Brazil’s incoming president, Luiz Inácio Lula da Silva, backed calls for rich nations to provide more money to protect the Earth’s ecosystems at COP15 as talks resumed in Montreal after a series of strikes.
More than 100 environment ministers arrived at the biodiversity summit in Canada ahead of a weekend of intense negotiations on this decade’s United Nations goals to protect the natural world.
On Thursday, several countries in the global north presented financial pledges for biodiversity, including new contributions from Spain, the Netherlands and the United States. The donors stressed that the money must be matched by conservation ambition in the final deal, especially the draft goal to protect 30 percent of the Earth.
Virginijus Sinkevičius, EU environment commissioner, has ruled out the creation of a new biodiversity fund as part of the final deal, a key call for some developing countries at COP15. “It is extremely important that there is no new fund. It took seven to eight years to negotiate the Global Environment Facility,” he said. “Those talk about new funds, I think they are misleading. So far they are not providing any value.
Lula’s incoming administration wrote to the summit to underline the need for more money for biodiversity echoing his COP27 speech, where he pledged to ensure rich countries meet their $100bn (£82 billion) for the southern hemisphere.
Some delegations have tried to portray the Brazilian negotiators at COP15 as representatives of the outgoing president, Jair Bolsonaro, seeking to cause chaos, after they played a leading role in Wednesday’s strikes over money and the creation of a new fund for biodiversity.
But the letter from Lula’s transition team seems to underscore support for the negotiating team from Brazil and other developing countries.
“How can the developed world recognize the scale of the triple planetary crisis and not respond to calls for greater ambition in biodiversity financing beyond the existing financing architecture through additional and innovative strategies and instruments?” the letter asks.
“Funding proposals from developing countries to generate new and additional funding dedicated specifically to biodiversity-related initiatives need to be taken seriously. Developing countries hold the vast majority of the world’s biodiversity and have a key role to play in this agenda.”
On Thursday morning, COP15 chairman China outlined his plans for the final days of the summit, which is expected to end on Monday. They said Canada’s environment minister, Steven Guilbeault, would host talks on resolving key issues, which observers say is a sign the co-hosts are working well together despite differences between Chinese president, Xi Jinping, and Canadian Prime Minister Justin Trudeau.
Xi urged countries to work together to promote “the harmonious coexistence of humans and nature,” via video link on Thursday.
“As an old Chinese saying goes, ‘all living things should thrive without harming each other, all ways of life should thrive without hindering each other’. Let us work together to open a new chapter in building a community of all life on Earth and create a bright future of harmonious coexistence,” he said.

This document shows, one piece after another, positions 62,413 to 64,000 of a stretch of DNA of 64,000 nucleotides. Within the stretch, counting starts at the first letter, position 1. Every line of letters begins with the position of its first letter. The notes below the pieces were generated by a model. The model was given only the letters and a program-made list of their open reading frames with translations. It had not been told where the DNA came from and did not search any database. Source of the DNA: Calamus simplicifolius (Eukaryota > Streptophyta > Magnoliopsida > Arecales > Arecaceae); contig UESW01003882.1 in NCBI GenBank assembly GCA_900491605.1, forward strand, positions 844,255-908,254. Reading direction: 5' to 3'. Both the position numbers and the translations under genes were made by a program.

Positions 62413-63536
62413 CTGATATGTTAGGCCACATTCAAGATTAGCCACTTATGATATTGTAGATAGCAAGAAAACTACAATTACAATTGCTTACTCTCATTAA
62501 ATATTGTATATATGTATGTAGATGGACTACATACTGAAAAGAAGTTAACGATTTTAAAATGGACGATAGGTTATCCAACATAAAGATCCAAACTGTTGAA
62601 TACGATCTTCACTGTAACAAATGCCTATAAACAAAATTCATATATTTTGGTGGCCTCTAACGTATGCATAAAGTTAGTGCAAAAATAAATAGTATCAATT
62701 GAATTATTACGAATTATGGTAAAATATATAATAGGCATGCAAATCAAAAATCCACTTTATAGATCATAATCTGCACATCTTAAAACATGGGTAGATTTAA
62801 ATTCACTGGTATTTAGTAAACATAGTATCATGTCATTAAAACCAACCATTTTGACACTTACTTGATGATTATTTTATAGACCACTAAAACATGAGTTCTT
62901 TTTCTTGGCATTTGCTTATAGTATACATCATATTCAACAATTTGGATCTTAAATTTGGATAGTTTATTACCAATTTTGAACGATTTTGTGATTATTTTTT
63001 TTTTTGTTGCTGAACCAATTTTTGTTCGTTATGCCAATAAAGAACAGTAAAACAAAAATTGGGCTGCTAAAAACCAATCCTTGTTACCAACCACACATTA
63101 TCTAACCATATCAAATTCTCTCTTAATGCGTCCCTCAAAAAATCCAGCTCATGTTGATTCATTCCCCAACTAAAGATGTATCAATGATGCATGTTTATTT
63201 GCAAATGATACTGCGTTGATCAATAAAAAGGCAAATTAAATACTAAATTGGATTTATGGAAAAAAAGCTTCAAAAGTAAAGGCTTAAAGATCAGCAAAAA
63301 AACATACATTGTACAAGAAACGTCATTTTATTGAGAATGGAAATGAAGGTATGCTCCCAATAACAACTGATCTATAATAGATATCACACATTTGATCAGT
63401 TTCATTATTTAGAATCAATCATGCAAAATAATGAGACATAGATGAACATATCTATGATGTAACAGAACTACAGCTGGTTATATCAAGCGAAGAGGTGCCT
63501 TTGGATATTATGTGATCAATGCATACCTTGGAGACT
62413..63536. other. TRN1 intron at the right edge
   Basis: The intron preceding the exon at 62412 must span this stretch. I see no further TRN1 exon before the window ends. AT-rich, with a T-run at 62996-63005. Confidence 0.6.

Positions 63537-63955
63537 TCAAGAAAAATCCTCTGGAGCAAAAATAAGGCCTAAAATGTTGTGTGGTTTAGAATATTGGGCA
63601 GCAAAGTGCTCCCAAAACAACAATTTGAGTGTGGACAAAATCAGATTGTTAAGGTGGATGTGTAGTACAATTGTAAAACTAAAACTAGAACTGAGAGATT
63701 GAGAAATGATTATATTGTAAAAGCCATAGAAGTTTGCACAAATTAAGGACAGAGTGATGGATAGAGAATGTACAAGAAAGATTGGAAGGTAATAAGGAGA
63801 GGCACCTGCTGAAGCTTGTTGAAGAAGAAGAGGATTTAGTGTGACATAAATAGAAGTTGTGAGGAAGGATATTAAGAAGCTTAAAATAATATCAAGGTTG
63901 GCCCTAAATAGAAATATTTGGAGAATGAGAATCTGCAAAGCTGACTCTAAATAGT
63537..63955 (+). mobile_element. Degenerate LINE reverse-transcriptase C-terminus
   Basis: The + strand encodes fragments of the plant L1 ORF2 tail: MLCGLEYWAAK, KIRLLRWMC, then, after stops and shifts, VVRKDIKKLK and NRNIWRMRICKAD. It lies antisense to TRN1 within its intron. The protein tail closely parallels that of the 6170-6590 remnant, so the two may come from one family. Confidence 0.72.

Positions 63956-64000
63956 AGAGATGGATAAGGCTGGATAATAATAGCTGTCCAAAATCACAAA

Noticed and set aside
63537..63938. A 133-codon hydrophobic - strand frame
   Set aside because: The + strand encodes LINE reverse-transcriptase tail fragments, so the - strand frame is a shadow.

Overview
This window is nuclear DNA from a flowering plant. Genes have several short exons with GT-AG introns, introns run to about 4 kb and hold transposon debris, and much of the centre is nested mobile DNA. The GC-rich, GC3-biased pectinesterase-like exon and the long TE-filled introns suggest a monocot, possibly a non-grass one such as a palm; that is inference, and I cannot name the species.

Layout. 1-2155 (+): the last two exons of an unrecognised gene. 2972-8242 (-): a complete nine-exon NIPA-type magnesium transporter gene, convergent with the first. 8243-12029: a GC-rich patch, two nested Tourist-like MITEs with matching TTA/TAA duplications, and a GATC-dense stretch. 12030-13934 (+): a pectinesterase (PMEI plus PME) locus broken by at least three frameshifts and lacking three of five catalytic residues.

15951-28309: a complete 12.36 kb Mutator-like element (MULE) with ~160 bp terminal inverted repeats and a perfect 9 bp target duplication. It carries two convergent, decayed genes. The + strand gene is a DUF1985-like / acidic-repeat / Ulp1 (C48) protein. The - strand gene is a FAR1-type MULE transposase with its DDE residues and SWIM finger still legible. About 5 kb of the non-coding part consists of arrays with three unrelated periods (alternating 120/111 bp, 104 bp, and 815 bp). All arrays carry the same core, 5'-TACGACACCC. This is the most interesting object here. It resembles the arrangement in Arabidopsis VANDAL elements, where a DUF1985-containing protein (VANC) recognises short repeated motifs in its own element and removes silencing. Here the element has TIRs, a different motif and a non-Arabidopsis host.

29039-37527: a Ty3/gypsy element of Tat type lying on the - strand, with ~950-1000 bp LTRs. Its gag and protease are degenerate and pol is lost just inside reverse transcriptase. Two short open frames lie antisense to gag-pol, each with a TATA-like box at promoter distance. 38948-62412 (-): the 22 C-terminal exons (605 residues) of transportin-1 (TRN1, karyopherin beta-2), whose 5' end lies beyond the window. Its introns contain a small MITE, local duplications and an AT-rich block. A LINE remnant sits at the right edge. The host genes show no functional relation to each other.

Huang Runqiu, China’s environment minister and COP15 chairman, wrote to countries on Thursday to explain plans for the final days of the summit. He has paired ministers from developed and developing countries to try to resolve three key issues: conservation targets, money and the use of digital forms of biodiversity.
Li Shuo, a political adviser to Greenpeace China who has been following the talks in Montreal, said environment ministers should start working to resolve as soon as possible the differences that technical negotiations have failed to conclude over the past three years.
“The technical negotiators have completed their mandate. Ministers are now being asked by the presidency to broker deals. Ministers must get to work immediately. There are still too many problems to solve. Leaving them all in the final days will mean a prolonged endgame,” she said.
China held a meeting with COP15 heads of delegation on Wednesday following the strikes, where it was understood there was a “violent deal” linking money and goals on extinction prevention, nature restoration and new protected areas. Negotiations resumed shortly after, but the atmosphere remains tense.
“Discussions on finance are key to the success of COP15. So far, the truth is that the lack of international solidarity has stalled negotiations,” said one negotiator.
“The European Union and other countries such as Canada and Japan are directly responsible for this situation, constantly trying to delay negotiations to avoid a discussion on a numerical target for resource mobilization and refusing to engage constructively on the basis of proposals made by developing countries.
“Those same developed countries are excited about ambitious numbers for conservation targets, but they won’t agree on substantial numbers once we get to the finance and ODA discussions. [overseas development aid].
“Hopefully attitudes change during the top-tier segment.”
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